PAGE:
Strategic perspectives on dealing with a nuclear North Korea and Iran

22 Oct

The following commentary is Chaste and can be seen as a follow-up to my article on the topic.

“I agree with most of your points. And I do understand the strategic value of combating naivete with naivete. After all, there is no strategic value in calling your opponent out on his underlying reasoning. He will deny the underlying motive and simply brand you a conspiracy theorist. On the other hand, one could argue that your opponent adopts naivete self-consciously is simply a front, and as a delaying tactic. Once a particular naive position is exposed, he will adopt another slightly less naive one and thus prolong his contention endlessly. For this, it may be useful to clearly address all underlying reasons up front. As mentioned, I am unable to evaluate the relative strategic merits of the two positions.

So, with that caveat clearly stated, here is what I believe to be the crux of the issue. I do not think that anyone seriously believes that the leaders of DPR Korea or of Iran will use nuclear weapons against another country. What the west objects to, is precisely the acquisition of deterrents by these target regimes. Such deterrents could embolden these target regimes to engage in non-nuclear anti-western activities. Recall for example that Pakistan started openly funding and training groups dedicated to fomenting violence in Indian Kashmir around the same time that it is thought to have acquired nuclear capability. This surely was no coincidence. Such Pakistani activity in the past was followed by Indian invasions. But with a nuclear Pakistan, India has been forced to accept the deaths of thousands of its security forces, an actual invasion in Kargil, and the deaths and displacement of tens of thousands of Kashmiri civilians with little more than a lot of sound and fury. Thus, what the west worries about is not that Iran may bomb Israel, but that it might be emboldened to be a more active supporter of groups like Hezbollah or Hamas.

What the west worries about is the removal of the threat of overwhelming force as a factor in their dealing with target nations like Iran or DPR Korea, and the possibility of having to rely primarily on diplomacy. Successful diplomatic outcomes generally require either diplomatic pressure which can deliver total victory in a zero-sum game, or normal diplomacy which delivers a compromise settlement. Diplomatic pressure requires the building of a multi-national near consensus, which in turn can dramatically alter the stakes consequent on the different choices made by the target nation.

The west faces problems in exerting diplomatic pressure on both counts. The first problem is the building up of a multi-national near consensus. No one outside the area cares much about DPR Korea (this may actually make a consensus more possible), and a majority of nations oppose the western agenda in the middle-east. The second problem lies in the difficulty of dramatically altering the stakes for the target nations. This will be inherently difficult in the case of an isolationist country like DPR Korea. In the case of the broader middle-east, this is difficult because of the middle east’s reserves of precious oil.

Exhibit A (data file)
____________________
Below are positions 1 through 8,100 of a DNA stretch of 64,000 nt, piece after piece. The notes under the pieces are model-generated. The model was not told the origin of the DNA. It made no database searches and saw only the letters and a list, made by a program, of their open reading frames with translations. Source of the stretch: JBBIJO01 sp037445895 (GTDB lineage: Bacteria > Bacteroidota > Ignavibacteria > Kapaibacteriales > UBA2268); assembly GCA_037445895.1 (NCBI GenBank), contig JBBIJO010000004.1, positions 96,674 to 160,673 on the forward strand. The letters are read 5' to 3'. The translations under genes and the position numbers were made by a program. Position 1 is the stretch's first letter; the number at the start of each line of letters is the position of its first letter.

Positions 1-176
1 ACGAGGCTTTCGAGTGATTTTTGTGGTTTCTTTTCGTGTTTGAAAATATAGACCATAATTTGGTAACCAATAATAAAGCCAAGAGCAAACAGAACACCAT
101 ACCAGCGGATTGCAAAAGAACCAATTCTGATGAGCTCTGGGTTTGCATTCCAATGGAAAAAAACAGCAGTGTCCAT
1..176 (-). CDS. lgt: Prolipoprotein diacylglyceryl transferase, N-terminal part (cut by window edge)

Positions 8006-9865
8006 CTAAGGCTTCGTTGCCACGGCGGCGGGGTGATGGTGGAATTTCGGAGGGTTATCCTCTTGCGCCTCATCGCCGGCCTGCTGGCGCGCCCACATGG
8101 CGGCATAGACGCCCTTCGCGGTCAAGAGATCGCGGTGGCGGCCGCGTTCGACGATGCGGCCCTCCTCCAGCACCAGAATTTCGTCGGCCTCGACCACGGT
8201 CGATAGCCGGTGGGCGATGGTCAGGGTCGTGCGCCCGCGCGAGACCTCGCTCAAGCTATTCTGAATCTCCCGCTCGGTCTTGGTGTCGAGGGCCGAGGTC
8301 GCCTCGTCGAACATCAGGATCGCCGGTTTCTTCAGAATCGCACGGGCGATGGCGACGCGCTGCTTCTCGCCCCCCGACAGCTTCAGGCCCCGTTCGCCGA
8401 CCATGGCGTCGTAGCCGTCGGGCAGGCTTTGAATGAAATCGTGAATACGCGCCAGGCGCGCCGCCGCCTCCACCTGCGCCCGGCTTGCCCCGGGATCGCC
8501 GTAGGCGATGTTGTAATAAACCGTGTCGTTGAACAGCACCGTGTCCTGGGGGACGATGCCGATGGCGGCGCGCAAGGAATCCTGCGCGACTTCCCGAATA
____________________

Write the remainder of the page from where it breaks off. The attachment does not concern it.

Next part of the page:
The West’s best shot with DPR Korea is that of an aggressive investment in the “sunshine” policy. This will make DPR Korea less isolationist, and allow multi-national players to dramatically alter the stakes consequent on its different choices. There is no appetite for such a policy in large part because DPR Korea does not appear to be particularly interested in anything beyond self-preservation. Therefore, the west can substantively ignore DPR Korea’s nuclear deterrent, beyond its opportunities for political posturing.

Iran is a different case since it does have interests beyond mere self-preservation: subversion of Israeli policy at least concerning Israeli occupation of the West Bank and Gaza, and its aspirations to being a regional power in an oil-rich region. With the difficulty in forging a multi-national consensus against Iran on these issues and the difficulty of dramatically altering the stakes for an oil-rich nation, the west will have no choice but to use normal diplomacy, which can only deliver a compromise settlement. But the west has no interest in compromising either on Israeli policies or in arriving at an agreement that respects Iran’s aspirations to be a regional power. Because of the West’s refusal of any diplomatic compromises and the difficulty of building up diplomatic pressure, the west is very keen on retaining overwhelming force as a factor in its dealings with Iran. As I have mentioned before, the last option will be neutralized if Iran acquires a nuclear deterrent.”